Rabbit Fence

Today, I bought some posts and fence material to make fences for some of my raised garden beds.  I have had trouble with rabbits eating various vegetables in the past, and rabbit repellent hasn’t been sufficient to keep them out of the garden.  I’ve used black plastic fence in the past to protect my bean seedlings, but it’s developed a lot of holes and can’t do the job any more.

Tonight, I built a fence around garden bed number three.  Lettuce seedlings are just beginning to come up, and I don’t want rabbits dining on them or the beet or chard seedlings that should soon follow the lettuce out of the ground.

new fence around garden bed number three

new fence around garden bed number three

The posts are green-painted steel, three feet (90 cm) long, and have clips for securing the fence material.  That material is green, vinyl-covered wire in a hexagonal mesh with one inch (2.5 cm) holes; it is two feet (60 cm) tall.  It comes in rolls 25 feet (7.6 m) long, so I had to use part of a second roll to fit the entire circumference of this garden bed.  The holes in the fence are small enough to keep even baby rabbits out.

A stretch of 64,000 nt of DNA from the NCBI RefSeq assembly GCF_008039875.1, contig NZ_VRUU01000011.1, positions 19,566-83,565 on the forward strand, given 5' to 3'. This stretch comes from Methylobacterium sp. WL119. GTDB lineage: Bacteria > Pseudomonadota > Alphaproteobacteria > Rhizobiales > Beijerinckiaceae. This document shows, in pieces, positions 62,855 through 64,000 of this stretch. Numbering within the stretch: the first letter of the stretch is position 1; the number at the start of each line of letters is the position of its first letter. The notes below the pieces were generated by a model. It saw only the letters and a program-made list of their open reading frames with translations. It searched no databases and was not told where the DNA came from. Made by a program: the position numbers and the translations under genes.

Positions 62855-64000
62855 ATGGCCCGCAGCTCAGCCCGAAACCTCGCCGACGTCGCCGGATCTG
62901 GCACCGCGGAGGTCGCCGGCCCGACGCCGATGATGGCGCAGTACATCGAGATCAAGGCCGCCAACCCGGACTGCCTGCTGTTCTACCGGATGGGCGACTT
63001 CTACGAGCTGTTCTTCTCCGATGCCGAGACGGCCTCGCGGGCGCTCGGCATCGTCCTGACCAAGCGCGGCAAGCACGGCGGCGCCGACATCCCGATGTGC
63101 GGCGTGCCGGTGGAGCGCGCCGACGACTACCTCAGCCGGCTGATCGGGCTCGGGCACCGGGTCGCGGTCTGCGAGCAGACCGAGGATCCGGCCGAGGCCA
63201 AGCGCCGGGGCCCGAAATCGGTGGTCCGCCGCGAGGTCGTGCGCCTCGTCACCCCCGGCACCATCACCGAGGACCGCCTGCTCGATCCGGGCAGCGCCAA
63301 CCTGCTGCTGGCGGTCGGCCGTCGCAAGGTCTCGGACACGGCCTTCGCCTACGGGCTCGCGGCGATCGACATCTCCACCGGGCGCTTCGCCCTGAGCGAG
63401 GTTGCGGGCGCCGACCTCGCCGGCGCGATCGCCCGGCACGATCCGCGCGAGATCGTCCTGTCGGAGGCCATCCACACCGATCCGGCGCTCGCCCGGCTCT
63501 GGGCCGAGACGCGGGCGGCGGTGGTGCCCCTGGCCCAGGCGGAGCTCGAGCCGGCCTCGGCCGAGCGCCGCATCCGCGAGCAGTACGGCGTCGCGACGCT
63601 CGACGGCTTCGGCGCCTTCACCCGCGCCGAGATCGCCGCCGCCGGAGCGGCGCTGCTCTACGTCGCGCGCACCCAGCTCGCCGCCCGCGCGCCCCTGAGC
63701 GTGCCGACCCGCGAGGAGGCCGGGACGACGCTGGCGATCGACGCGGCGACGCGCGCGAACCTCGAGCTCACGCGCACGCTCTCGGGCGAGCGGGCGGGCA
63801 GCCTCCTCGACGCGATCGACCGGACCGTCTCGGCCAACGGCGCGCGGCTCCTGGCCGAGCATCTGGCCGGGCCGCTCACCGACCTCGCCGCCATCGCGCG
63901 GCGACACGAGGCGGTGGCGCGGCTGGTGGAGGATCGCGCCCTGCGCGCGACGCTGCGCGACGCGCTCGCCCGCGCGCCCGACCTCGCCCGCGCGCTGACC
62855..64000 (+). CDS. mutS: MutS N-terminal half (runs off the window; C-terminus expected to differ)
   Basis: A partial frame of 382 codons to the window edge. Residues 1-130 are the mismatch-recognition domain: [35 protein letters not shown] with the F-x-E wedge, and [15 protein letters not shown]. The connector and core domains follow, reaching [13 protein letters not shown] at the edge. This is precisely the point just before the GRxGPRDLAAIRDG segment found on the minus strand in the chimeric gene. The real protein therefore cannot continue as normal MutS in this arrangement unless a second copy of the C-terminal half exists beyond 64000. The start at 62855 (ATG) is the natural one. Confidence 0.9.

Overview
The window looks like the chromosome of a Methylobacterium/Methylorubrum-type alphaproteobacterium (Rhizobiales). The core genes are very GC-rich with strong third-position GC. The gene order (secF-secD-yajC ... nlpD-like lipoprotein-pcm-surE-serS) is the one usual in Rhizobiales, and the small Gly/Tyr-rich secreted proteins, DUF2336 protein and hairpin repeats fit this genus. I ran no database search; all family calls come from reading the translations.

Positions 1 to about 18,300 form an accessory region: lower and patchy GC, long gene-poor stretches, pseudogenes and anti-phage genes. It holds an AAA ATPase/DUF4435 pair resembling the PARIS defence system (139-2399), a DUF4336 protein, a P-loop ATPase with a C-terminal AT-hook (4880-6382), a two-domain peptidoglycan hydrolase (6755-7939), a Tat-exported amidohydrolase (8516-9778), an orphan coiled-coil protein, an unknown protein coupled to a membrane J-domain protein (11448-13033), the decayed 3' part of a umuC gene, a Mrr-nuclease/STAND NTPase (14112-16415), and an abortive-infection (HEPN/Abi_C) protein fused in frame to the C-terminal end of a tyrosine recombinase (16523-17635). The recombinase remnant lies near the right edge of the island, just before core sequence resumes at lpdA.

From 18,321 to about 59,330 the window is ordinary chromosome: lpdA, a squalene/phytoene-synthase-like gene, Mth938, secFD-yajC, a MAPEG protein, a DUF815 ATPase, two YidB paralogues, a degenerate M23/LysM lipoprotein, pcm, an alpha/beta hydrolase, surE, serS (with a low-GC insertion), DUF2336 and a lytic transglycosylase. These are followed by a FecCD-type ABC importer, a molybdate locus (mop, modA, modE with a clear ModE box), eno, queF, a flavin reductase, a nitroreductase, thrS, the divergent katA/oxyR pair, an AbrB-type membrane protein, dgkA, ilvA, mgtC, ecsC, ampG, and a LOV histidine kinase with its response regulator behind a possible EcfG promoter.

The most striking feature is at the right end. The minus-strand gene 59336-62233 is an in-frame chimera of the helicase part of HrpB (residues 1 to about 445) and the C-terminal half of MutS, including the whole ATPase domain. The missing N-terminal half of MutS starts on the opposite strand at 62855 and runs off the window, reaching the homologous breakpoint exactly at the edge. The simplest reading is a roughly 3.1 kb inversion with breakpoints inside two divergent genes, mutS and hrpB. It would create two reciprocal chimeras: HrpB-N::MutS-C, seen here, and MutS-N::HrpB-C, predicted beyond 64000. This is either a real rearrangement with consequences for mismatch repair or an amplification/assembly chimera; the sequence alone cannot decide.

fence post closeup

fence post closeup

I used two pieces of green, plastic-covered wire twists at each post to fasten the fence more securely.  Finally, I used two garden staples between each post to anchor the fence to the ground and keep the rabbits from burrowing under it.  I may need to do more to close that potential entrance.

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About brianbreczinski

work: chemist, NMR manager; hobbies: gardening, reading, photography, electronics, biking, woodworking
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One Response to Rabbit Fence

  1. Pingback: Transplanting Okra | gardenblog2013

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